The Chartered Society of Physiotherapy The Chartered Society of Physiotherapy


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Register for exercise professionals clarified

The CSP has issued a statement clarifying physiotherapists’ eligibility to join the Register of Exercise Professionals.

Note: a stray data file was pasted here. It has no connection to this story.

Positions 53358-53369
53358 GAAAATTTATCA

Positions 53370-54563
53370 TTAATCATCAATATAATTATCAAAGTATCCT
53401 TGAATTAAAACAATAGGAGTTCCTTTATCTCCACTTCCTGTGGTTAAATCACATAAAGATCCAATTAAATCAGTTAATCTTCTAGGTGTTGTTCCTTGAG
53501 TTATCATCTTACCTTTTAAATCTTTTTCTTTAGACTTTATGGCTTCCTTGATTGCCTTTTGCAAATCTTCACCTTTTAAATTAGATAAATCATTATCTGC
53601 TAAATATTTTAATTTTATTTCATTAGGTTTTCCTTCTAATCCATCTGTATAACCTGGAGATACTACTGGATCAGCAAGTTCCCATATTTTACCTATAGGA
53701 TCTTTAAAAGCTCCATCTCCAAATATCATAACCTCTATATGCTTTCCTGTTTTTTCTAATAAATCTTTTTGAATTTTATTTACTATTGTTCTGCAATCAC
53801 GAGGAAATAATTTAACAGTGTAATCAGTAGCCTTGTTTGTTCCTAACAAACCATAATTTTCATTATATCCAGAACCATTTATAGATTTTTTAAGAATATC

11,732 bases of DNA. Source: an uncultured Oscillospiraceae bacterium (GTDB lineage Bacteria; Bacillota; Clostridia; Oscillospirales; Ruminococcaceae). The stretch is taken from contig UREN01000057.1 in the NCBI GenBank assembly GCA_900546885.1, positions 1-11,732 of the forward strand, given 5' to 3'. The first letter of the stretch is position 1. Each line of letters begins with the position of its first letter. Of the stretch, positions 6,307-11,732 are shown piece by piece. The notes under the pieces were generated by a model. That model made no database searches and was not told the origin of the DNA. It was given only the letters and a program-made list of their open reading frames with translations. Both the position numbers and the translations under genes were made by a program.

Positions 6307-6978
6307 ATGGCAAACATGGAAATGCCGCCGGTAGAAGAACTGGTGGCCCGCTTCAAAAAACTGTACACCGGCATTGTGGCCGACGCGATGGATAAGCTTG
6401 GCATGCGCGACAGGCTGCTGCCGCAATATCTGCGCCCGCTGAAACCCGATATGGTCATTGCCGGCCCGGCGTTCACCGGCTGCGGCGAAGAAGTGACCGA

It is hoped the move will settle issues raised by some members about physios delivering exercise to patients and/or fit and well clients. The CSP insists there is no requirement for physios to join REPs to deliver exercise promotion and prescription. Providing practitioners can demonstrate appropriate training, competence and skills with the relevant patient/client group, these are within scope of practice and therefore covered by members’ insurance. NHS exercise referral schemes now use exercise ‘professionals’, such as fitness industry-trained instructors, who are registered with REPs. REPs was set up in 2002 by Skills Active, the government-approved body that develops training and skills for the fitness and leisure industry. It does not have regulatory powers and works through a voluntary code of ethical practice. REPs says it has received an increasing number of queries from UK-qualified physios wishing to be included on the register based on their physiotherapy training and experience alone. The CSP statement makes clear that qualifying as a physiotherapist does not give someone an automatic right to join the REPs. It goes on to spell out the specific and nationally recognised exercise instructor qualifications that physios would need, if they so choose, to be eligible. CSP professional adviser and Move for Health lead Bridget Hurley said the Society recognised members’ interest in ‘maximising their employment opportunities’ and acknowledged that there was variation in the exercise content of qualifying physiotherapy degree programmes. She told Frontline: ‘Services are now commissioned based on competencies and as a profession we cannot be defensive about this growing exercise market’. She added: ‘What is important is to be clear in identifying how it is that physiotherapy adds value to this market and how we can work most effectively with other professionals to promote the best patient care.’ The CSP says it supports |the National Institute for Health and Clinical Excellence’s recognition that ‘multi-sectoral’ strategies are necessary to maximise opportunities for those most in need of physical activity. The CSP and the Fitness Industry Association have set up a formal partnership to examine how physiotherapy and the fitness industry can work together to improve patient care.



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